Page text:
“You build on failure. You use it as a stepping stone. Close the door on the past. You don’t try to forget the mistakes, but you don’t dwell on it. You don’t let it have any of your energy, or any of your time, or any of your space.” Johnny Cash
The thought today is directly related to an idea expressed by Paul in Philippians 3:13-14. While Paul was not necessarily focused on failure, when forgetting what lies behind and reaching forward to what lies ahead, the implication is connected.
Of all people who might allow the past to hinder their forward movement in the cause of Christ, Paul is near the top, if not at the top, of the list.
However, the key to remember with today’s thought is that we cannot live in or change the past. We must learn from it, good and bad. We must use our time, energy, and space to move forward in the development of a future that leads others spiritually. We build on the failures and improve our direction.
A revolution carries different meanings, depending on the individual listening.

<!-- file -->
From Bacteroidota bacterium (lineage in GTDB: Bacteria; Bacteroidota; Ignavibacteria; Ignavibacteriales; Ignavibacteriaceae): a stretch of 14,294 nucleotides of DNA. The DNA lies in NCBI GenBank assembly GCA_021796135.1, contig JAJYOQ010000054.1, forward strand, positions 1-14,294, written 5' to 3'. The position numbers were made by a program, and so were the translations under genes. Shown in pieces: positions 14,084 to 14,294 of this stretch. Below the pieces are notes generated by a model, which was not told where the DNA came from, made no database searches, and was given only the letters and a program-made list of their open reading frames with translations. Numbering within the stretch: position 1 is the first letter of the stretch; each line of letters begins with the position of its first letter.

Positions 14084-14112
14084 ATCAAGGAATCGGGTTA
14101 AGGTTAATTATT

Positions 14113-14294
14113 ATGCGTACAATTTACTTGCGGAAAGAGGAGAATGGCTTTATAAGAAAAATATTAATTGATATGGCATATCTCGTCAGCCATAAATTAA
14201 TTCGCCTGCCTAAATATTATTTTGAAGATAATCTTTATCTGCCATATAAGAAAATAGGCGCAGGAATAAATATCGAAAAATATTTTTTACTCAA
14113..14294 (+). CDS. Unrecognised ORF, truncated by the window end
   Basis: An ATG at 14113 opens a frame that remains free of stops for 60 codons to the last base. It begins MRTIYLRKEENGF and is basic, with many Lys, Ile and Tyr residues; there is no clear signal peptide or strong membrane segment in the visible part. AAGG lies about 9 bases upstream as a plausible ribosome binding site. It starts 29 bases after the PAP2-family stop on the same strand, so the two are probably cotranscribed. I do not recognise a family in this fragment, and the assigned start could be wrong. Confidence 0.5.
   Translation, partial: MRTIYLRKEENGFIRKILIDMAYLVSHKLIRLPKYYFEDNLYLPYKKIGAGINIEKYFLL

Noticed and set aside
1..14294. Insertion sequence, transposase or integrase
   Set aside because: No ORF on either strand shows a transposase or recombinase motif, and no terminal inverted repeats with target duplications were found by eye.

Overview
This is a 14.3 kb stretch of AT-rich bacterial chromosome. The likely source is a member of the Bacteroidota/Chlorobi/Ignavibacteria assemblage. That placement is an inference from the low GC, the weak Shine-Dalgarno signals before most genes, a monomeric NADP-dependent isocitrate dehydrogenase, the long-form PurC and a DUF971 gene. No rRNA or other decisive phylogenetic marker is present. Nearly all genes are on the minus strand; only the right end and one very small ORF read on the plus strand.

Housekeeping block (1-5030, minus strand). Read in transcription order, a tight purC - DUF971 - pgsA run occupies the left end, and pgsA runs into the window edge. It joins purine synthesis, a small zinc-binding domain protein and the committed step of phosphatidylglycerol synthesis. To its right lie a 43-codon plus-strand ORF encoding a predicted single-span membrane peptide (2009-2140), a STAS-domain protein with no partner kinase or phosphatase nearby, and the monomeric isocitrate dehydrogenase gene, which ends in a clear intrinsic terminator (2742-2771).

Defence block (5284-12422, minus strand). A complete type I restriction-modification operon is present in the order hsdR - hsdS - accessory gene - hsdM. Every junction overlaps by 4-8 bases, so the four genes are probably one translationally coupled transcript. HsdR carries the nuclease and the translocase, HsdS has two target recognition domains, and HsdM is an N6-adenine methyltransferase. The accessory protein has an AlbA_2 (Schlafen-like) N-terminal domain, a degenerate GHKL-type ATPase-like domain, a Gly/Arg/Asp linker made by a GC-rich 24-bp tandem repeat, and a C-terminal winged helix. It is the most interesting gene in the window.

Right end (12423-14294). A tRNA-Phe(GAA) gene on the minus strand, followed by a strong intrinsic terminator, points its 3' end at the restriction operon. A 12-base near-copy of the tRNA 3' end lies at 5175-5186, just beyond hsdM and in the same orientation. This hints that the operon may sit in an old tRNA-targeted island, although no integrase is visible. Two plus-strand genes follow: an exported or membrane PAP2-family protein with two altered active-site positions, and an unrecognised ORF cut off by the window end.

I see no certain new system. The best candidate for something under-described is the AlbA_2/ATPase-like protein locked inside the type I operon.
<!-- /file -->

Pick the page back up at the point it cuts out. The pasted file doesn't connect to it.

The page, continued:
On one hand, the idea of a revolution is an overthrow of a government or social order to be replaced by a new system. The American Revolution is only one of many identified throughout history.
On the other hand, the idea includes revolving around or orbiting another object. We associate the idea with the number of times a planet revolves around the sun or a moon around a planet.
Both ideas can be associated with the role of leaders. There are times when leaders need a revolution, a means to replace the current system with a new one. Spiritually speaking, this revolution occurred in the first century with the beginning of Christianity. Not only was there a replacement of the Jewish system, but Christianity replaced “all” systems.